In addition to specific claims that allow attorney fees to prevailing plaintiffs, a few states, including Alaska and Texas, have enacted laws that go against the “American Rule.” These laws allow the prevailing party in certain cases—whether plaintiff or defendant—to recover fees.
Contracting for Attorney Fees
The law favors freedom of contract. Put simply, this means that parties have wide discretion in crafting contract terms that fit their situation. Individuals and businesses use many types of contractual clauses to reduce their risk, and an attorney-fees provision is among the most common.
The typical attorney-fee clause states that if one party breaches the contract, the other party can sue and recover its attorney fees for bringing the suit. If you have a contract dispute or you if you are negotiating a contract, you should pay careful attention to any language on attorneys’ fees.
Attorney Fees by Claim Category
The ability to recover attorney fees varies with the specific facts and claims of each case, but the following is a summary of whether attorney fees are typically recoverable for certain claims:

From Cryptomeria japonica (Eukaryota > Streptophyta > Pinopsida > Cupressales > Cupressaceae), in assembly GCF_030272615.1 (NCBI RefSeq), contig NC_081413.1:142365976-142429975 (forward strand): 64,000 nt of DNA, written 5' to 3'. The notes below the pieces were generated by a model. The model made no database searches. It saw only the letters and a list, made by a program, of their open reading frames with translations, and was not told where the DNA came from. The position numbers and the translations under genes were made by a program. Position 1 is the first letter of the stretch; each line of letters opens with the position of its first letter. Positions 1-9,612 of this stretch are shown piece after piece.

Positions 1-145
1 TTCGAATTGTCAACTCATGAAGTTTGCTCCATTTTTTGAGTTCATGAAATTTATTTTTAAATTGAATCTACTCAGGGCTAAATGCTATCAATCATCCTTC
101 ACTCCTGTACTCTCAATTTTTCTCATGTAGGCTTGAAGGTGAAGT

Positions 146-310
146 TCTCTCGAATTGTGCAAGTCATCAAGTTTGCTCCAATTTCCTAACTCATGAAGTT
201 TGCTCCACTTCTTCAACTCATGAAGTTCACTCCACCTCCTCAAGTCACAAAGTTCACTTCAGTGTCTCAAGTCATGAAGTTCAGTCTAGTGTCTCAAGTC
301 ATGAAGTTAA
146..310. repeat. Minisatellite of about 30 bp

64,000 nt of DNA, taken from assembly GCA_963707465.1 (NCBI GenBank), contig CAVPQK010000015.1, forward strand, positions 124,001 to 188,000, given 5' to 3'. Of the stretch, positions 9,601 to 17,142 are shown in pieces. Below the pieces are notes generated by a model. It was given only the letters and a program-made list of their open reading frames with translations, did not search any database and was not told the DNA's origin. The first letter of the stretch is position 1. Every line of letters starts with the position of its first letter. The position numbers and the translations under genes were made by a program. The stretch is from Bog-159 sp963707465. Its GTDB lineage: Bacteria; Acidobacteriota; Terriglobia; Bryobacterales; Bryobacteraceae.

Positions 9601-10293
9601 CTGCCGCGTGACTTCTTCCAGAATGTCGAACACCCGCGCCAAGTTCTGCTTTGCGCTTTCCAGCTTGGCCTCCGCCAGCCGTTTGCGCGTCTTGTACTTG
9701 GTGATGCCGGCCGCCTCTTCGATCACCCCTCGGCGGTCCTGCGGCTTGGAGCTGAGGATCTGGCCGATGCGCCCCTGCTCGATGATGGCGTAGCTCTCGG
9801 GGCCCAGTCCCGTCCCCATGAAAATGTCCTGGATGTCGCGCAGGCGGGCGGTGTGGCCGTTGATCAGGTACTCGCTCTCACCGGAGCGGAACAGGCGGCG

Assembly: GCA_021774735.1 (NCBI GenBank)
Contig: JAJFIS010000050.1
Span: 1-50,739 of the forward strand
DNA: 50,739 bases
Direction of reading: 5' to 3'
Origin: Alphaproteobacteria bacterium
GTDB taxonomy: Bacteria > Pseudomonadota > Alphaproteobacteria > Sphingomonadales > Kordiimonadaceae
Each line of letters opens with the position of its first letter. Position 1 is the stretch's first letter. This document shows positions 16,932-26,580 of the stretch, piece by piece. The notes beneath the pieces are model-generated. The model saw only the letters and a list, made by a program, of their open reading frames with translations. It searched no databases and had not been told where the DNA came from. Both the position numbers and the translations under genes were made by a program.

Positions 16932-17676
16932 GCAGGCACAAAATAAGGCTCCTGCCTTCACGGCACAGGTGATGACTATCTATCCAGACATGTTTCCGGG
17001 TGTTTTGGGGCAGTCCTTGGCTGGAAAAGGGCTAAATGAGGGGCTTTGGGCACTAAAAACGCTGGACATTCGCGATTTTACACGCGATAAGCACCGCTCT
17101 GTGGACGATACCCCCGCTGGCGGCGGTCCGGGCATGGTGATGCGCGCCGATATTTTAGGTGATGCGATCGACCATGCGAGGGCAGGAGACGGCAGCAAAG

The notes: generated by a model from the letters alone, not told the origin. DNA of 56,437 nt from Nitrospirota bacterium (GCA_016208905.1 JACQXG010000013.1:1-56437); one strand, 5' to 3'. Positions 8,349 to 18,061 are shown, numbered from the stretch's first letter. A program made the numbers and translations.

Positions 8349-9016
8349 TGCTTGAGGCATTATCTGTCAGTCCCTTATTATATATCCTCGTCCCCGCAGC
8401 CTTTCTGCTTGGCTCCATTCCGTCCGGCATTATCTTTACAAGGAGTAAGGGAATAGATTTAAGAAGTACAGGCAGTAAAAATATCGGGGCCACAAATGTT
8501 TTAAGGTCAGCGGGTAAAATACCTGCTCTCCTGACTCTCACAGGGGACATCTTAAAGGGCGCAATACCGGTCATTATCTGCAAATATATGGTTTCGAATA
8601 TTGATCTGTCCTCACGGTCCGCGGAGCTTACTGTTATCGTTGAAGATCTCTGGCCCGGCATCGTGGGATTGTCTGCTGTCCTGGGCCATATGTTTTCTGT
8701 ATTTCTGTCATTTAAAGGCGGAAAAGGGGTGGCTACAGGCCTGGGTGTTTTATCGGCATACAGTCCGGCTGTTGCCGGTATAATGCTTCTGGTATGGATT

Personal-Injury Claims: Typically, attorney fees are not recoverable in personal-injury claims—auto accidents, medical malpractice, or slip and falls, for example. As discussed below, contingency-fee arrangements—where the attorneys only take a fee out of any recovery—help personal-injury victims bring claims they would otherwise be unable to afford. Occasionally, personal-injury claims can be brought under federal laws that allow injured persons to recover attorney fees.
Consumer-Fraud Claims: Many consumer-fraud laws permit successful plaintiffs to recover fees. The Missouri Merchandising Practices Act, for instance, requirescourts to grant an award of attorneys’ fees to successful plaintiffs. If you have a consumer-fraud claim but are concerned over expensive legal bills, we recommend you contact an attorney to discuss fee recovery.
Employment Claims: Like consumer claims, state and federal statutes generally allow successful plaintiffs to recover their attorney fees.
Intellectual Property: If an intellectual-property claim is brought under federal law, a party may be able to recover attorney fees.